Ex Parte Legal Definition:

Latin: outside the awareness of a party; for one party only.

Related Terms: Inter Partes , Audi Alteram Partem , Injunction , Periculo Petentis

Compare with inter partes.

Ex parte refers to those proceedings where one of the parties has not received notice and, therefore, is neither present nor represented.

If a person received notice of a hearing and chose not to attend, then the hearing would not be called ex parte.

Some jurisdictions expand the definition to include any proceeding that goes undefended, even though proper notice has been given.

In Lazard Bros. & Co. v. Banque Industrielle de Moscou, Justice Scrutton wrote:

"Persons applying ex parte to the Court must use the utmost good faith, and if they do not, they cannot keep the results of their application."

In Cheng v Cheng, Justice Cirillo of the Supreme Court of Pennsylvania iterated the classic statement of ex parte:

"A judicial proceeding is "ex parte" if one party applies to the court for and is awarded relief without the presence or even the knowledge of the other party, who may be affected or bound by the proceeding without having had his or her constitutionally protected opportunity to appear and be heard."

There is some elasticity to what is ex parte. In Re Anonymous, communication was at issue:

"... by seeking emergency relief without providing notice and without certifying to the judge what efforts, if any, the respondent had made to give notice or the reasons why notice should not be required, the respondent engaged in an impermissible ex parte contact with the court."

Similarly, in Anchor Packing v Grimshaw:

"Ex parte communication is a communication about a case that an adversary makes to the decision maker without notice to an affected party. A judicial proceeding, order, or injunction is said to be ex parte when it is taken or granted at the instance and for the benefit of one party only and without notice to or contestation by, any person adversely interested."

In Matter of Endicott, Justice Glen Williams of the United States District Court went even further:

"A written communication between the trustee and the bankruptcy judge is considered to be ex parte if an opposing party does not timely receive a copy of the submitted document."

Injunctions is an area where ex parte applications are often sought. Note these comments adopted by Justice Schulman of the Manitoba Court of Appeal in his reasons in Dakota v Woods, and which apply in all cases where ex parte relief is sought:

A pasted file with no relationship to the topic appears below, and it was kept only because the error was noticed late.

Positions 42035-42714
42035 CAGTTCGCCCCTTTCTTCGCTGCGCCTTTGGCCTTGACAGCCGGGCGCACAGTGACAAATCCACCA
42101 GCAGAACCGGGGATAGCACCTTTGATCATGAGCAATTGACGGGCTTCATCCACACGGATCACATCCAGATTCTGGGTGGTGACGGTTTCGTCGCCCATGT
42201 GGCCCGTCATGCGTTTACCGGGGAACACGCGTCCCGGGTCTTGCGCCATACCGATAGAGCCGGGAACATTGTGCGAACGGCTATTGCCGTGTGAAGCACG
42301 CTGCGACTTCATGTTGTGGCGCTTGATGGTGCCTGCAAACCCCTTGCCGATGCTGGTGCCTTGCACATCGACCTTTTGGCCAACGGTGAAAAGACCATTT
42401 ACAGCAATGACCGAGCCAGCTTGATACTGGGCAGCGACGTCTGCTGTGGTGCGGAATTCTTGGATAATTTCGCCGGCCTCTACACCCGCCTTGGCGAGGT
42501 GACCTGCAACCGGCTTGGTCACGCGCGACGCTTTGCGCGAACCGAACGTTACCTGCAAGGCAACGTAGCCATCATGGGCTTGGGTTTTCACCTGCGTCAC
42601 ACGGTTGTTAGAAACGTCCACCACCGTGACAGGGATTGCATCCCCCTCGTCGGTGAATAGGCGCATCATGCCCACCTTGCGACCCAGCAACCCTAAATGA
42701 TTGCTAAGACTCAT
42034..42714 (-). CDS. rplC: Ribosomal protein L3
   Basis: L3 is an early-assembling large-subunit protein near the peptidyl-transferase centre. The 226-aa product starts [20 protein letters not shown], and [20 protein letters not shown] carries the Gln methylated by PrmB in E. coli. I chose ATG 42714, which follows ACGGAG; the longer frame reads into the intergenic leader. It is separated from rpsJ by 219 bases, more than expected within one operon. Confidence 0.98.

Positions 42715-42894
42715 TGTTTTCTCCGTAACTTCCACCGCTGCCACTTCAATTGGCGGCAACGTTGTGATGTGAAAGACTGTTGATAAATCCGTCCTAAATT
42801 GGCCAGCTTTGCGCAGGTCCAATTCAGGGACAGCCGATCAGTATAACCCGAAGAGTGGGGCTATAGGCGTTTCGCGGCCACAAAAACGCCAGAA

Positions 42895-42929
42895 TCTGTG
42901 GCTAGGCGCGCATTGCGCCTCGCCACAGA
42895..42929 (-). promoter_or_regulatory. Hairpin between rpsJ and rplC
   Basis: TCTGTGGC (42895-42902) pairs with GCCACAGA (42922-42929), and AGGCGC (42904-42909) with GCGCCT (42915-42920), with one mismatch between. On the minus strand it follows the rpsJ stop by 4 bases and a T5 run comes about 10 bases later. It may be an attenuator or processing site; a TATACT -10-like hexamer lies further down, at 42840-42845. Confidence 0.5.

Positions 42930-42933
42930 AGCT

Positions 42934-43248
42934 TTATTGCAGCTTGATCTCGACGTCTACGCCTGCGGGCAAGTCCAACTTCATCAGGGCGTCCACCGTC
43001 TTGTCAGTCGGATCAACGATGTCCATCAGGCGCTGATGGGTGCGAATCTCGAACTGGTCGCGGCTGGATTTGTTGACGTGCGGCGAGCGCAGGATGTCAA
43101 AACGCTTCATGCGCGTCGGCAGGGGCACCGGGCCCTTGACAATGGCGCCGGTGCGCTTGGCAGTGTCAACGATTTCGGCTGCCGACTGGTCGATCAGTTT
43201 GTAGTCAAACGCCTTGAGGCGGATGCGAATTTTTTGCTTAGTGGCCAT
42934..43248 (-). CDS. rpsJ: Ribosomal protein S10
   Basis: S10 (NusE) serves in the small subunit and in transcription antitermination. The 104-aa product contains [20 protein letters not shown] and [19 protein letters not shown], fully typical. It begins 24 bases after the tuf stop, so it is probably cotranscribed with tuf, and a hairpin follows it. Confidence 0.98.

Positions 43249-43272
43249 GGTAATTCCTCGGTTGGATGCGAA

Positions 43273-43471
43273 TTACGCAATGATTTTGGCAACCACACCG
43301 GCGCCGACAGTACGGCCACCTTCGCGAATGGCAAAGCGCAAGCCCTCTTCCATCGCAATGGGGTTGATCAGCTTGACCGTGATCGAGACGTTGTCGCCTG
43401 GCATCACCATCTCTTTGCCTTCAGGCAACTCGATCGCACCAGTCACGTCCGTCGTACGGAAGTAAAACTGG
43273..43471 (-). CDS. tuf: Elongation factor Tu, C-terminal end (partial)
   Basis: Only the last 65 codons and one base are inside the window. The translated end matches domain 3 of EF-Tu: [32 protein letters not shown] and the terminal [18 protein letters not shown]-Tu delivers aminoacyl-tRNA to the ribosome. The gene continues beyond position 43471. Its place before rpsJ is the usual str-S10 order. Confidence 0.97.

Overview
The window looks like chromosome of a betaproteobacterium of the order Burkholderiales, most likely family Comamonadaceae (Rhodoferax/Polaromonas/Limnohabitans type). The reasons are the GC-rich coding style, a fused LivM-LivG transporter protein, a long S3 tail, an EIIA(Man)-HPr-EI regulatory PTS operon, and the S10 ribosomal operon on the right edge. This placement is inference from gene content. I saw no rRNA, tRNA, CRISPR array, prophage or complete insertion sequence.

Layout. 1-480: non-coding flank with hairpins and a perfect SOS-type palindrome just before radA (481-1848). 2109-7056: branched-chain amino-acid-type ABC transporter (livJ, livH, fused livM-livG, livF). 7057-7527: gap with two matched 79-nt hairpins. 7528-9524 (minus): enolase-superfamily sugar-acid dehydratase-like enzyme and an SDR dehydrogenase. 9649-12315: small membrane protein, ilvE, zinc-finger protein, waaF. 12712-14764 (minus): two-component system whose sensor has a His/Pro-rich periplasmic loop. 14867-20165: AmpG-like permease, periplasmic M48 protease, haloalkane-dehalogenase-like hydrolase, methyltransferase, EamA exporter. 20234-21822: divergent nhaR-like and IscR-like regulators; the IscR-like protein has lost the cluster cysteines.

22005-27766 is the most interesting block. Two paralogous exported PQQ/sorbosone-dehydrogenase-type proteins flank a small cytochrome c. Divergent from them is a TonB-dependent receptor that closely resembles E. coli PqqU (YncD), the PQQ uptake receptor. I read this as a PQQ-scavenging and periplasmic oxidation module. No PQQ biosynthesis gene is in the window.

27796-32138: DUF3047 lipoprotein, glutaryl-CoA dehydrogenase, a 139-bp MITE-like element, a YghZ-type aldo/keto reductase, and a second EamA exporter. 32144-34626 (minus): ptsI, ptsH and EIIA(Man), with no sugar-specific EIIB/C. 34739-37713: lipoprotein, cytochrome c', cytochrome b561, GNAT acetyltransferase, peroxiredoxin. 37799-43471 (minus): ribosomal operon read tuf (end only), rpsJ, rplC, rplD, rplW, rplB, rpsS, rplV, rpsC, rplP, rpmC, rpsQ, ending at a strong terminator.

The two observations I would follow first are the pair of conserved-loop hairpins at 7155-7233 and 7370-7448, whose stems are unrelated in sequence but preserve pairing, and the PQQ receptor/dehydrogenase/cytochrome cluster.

"It is a well-established principle of our law that a party who seeks the extraordinary relief of an ex parte injunction must make full and frank disclosure of the case. The rationale for this rule is obvious. The judge hearing an ex parte motion and the absent party are literally at the mercy of the party seeking injunctive relief. The ordinary checks and balances of the adversary system are not operative. The opposite party is deprived of the opportunity to challenge the factual and legal contentions advanced by the moving party in support of the injunction. The situation is rife with the danger than an injustice will be done to the absent party....

"There is no situation more fraught with potential injustice and abuse of the Court’s powers than an application for an ex parte injunction. For that reason, the law imposes an exceptional duty on the party who seeks ex parte relief. That party is not entitled to present only its side of the case in the best possible light, as it would if the other side were present. Rather, it is incumbent on the moving party to make a balanced presentation of the facts and law. The moving party must state its own case fairly and must inform the court of any points of fact or law known to it which favour the other side. The duty of full and frank disclosure is required to mitigate the obvious risk of injustice inherent in any situation where a judge is asked to grant an order without hearing from the other side.

"If the party seeking ex parte relief fails to abide by this duty to make full and frank disclosure by omitting or misrepresenting material facts, the opposite party is entitled to have the injunction set aside. That is the price the plaintiff must pay for failure to live up to the duty imposed by the law. Were it otherwise, the duty would be empty and the law would be powerless to protect the absent party.

"However, inflexible application of this rule is to be avoided and failure to make full disclosure is not invariably fatal. Ex parte applications are, of necessity, brought on an urgent basis with little time to prepare supporting materials. Orders should not be set aside on account of mere imperfections in the affidavits or because inconsequential facts have not been disclosed."

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